Course syllabus



Well-being always comes first

We all go through tough times during the semester, or see our friends struggling.
There is lots of help out there - for more information,
look at this Canvas page, which has links to various support services in the University and the wider community.

SOCIOL 206: Sociology for Auckland


15 points

Teacher: Dr. Sereana Naepi 

Course delivery format:

 2 hours of lectures and 1 hour of tutorial

(Timetable and room details can be viewed on Student Services Online)

Summary of Course Description:   

Auckland is located in Aotearoa New Zealand but is not always of Aotearoa New Zealand. By virtue of geography, history and size, Auckland is a unique social setting, with an uneasy relationship to the rest of Aotearoa New Zealand (and beyond).

This course examines the differences in class, ethnicity, gender, sexual orientation and other social factors that make Auckland "special".

With forty per cent of the city’s population foreign-born, some consider Auckland as one of the most "super-diverse" cosmopolitan areas in the world. Further, the city regularly appears in lists of the ten most "liveable" cities in the world. Simultaneously, however, there are rising levels of homelessness, poverty and growing racial and ethnic disparities, located in an urban sprawl confronted by poor infrastructure.

Through a sociological lens, this course considers the contradictions of a city which is understood both as a paragon of neoliberal capitalism and a proto-agrarian economy.

Subjects will include: Indigenous and colonial subjects at the foreshore, public transportation, sexualities and the city, shopping in the New World, institutional racism and education in Auckland and the contemporary housing crisis.     

 Previous image - This content has been removed due to infringement.

 Course outcomes:

A student who successfully completes this course will have the opportunity to:

  • acquire knowledge of sociological theory and apply it to Auckland situations
  • understand and carry out analysis of population data
  • acquire skills in essay writing, critical thinking, and academic literacy

Coursework Assessment and Exam Details: May be subject to change prior to the beginning of Semester.


Weekly Topics:

Week Two: Decolonisation and Auckland

Week Three: Neoliberal Capitalism and Auckland

Week Four: Age and Auckland

Week Five: Class and Auckland

Week Six: Ethnicity and Auckland

Week Seven: Education and Auckland

Week Eight: Sexualities and the City

Week Nine: Gentrification and the Housing Crisis

Week Ten: Public Transport Development

Week Eleven: Proto-Agrarian Economy and a Growing City


Prescribed Texts:

Can be found in the Reading Lists on the course's canvas page and are identified by Essential Resources

 Recommended Texts:

Can be found in the Reading Lists on the course's canvas page and are identified by Further Resources



Please try your hardest to meet coursework deadlines. Extensions are possible if, for example, you or a family member falls ill, or some other circumstance beyond your control prevents you from completing your work.

You can apply for an extension by contacting me via email ( or during office hours.  You may need to provide supporting information, like a doctor's or counsellor's certificate, but the important thing is to get in contact.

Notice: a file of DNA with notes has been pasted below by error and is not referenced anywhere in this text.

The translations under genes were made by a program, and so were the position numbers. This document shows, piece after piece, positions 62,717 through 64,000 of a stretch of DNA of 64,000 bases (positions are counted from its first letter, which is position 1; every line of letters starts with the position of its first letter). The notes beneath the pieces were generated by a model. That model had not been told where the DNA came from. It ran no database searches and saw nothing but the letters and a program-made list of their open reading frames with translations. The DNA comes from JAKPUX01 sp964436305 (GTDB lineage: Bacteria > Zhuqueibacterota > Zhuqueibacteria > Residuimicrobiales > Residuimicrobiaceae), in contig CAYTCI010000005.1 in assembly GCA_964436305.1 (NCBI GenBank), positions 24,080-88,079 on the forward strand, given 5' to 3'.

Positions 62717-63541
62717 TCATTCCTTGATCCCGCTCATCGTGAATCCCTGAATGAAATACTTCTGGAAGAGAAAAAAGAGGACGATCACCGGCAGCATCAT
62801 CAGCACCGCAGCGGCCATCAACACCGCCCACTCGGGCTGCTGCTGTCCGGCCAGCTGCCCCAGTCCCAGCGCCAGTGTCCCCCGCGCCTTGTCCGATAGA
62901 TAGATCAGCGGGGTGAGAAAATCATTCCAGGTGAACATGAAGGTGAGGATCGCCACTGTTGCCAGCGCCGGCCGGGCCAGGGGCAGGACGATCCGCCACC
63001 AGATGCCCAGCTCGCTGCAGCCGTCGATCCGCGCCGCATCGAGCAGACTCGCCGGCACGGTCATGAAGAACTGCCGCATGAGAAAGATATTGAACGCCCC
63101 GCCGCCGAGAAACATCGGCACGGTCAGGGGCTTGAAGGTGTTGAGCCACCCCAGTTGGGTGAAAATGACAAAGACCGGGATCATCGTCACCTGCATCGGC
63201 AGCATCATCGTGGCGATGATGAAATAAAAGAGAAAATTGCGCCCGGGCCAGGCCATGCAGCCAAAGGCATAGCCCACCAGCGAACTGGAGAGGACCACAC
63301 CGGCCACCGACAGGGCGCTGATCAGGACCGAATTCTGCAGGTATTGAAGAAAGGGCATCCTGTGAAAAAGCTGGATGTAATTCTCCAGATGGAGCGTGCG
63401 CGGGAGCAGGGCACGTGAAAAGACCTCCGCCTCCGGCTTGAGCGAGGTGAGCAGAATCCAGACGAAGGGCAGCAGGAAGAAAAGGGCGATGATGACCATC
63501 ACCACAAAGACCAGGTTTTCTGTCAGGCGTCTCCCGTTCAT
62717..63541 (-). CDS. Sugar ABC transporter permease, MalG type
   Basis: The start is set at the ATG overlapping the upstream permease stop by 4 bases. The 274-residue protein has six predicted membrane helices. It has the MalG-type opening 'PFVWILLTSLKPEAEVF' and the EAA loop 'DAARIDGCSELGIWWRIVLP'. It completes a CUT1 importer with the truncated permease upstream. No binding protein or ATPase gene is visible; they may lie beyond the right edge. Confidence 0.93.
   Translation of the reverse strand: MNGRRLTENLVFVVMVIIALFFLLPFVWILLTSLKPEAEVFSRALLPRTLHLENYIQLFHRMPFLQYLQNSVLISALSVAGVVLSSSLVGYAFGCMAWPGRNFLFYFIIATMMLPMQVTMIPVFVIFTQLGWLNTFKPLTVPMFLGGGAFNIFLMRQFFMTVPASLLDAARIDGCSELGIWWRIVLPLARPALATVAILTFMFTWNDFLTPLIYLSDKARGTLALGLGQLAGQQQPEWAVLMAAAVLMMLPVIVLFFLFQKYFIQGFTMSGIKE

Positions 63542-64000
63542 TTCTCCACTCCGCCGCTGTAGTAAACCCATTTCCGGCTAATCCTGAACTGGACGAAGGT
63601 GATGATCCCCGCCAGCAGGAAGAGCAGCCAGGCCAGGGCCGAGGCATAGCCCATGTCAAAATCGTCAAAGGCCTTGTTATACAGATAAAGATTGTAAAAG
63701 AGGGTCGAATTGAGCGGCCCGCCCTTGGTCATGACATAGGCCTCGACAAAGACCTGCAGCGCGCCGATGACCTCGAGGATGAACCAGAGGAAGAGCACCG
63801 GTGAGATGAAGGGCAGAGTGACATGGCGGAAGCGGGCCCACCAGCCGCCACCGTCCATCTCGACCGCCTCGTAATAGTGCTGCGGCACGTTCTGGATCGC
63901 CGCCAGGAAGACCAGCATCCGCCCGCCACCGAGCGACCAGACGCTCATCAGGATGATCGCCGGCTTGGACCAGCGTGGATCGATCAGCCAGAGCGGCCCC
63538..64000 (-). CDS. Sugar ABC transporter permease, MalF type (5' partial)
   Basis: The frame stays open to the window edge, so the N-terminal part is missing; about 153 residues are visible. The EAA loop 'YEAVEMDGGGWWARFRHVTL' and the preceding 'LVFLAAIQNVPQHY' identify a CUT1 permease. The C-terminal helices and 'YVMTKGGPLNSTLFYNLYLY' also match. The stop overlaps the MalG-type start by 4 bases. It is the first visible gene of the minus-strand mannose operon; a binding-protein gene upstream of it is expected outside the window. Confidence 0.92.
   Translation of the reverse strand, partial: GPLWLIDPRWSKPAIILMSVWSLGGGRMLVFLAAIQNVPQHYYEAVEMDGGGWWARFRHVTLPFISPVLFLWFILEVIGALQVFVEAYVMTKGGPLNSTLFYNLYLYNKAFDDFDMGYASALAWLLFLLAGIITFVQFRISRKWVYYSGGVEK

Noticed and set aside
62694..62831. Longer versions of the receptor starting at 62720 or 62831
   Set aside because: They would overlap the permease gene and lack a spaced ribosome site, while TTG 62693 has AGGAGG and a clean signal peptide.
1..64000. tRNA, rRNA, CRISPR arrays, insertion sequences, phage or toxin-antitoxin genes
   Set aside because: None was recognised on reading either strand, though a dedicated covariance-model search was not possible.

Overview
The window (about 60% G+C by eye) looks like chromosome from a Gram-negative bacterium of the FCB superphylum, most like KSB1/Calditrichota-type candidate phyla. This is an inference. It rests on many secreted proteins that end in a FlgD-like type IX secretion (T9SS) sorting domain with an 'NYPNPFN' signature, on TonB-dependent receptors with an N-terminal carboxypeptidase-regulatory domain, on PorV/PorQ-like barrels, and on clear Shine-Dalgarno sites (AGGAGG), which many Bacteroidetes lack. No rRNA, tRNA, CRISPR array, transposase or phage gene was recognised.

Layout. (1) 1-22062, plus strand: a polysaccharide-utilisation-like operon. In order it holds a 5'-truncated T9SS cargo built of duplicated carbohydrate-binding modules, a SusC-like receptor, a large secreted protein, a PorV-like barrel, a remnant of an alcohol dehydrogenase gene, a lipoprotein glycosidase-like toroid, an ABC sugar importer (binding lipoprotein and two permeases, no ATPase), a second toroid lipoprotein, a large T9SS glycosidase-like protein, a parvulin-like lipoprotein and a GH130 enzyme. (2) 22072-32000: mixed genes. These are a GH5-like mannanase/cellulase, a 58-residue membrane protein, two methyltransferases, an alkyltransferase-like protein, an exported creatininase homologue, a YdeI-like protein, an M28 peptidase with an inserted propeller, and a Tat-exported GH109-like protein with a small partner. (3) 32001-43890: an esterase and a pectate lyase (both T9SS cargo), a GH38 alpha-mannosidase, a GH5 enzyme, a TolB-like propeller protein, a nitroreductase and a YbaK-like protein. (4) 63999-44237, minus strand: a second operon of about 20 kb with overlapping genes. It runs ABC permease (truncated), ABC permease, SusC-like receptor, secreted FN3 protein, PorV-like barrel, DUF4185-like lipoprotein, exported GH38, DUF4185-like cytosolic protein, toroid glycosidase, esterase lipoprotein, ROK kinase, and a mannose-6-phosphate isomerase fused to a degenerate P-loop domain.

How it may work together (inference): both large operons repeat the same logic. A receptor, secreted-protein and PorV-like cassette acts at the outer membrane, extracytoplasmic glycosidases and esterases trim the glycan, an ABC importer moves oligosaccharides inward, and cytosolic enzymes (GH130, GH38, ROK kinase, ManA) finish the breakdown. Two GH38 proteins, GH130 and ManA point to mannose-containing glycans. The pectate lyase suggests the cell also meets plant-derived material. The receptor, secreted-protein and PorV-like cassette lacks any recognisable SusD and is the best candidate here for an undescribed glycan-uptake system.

Late submission of coursework is possible without an extension, so long as you are ready to accept a penalty by losing marks. Late penalties help ensure fairness, otherwise some students would have more time to complete work than others.

The penalties for submitting work late when you do not have an extension are 2% per day, with no coursework being accepted if more than 7 days late.

Everyone confronts difficulties at some point. So please talk to or email me if you are experiencing troubles finishing or submitting coursework. I will work with you wherever possible and, of course, it is better to get an assignment in than not at all (even if it is incomplete).


Your wellbeing comes first and, if you need advice or support, you are welcome to talk to me. Moreover, the University has a range of support services for students that can be accessed here:

The university provides ongoing support for students with visible and invisible impairments. Information about that support is available here:

If you need to apply for an aegrotat or compassionate consideration for a test, the relevant information can be found here:

If you need to apply for an aegrotat or compassionate consideration for an exam, the relevant information can be found here:

Statement on White Supremacy

The School of Social Sciences at the University of Auckland is the largest grouping of academic social scientists in Aotearoa New Zealand. The School comprises a diverse, vibrant and inclusive community that is committed to academic excellence in both research and teaching.

White supremacy is antithetical to those values. For that reason, the School condemns recent acts of white supremacy at the University in the strongest possible terms. Those are acts of hate speech that cause real harm to members of our academic community.

All speech entails responsibility. That is one reason why members of the School are, and will be, vigilant opponents of white supremacy. Moreover, the School is committed to supporting students and staff who experience discrimination on campus. We urge students who confront discrimination in any form to reach out to staff members for support. This year the School has developed its mechanisms for anticipating and responding to hateful incidents in classrooms and we will continue to strive to improve our understanding of, and responses to, racism and other forms of discrimination in our School and University.

Course summary:

Date Details Due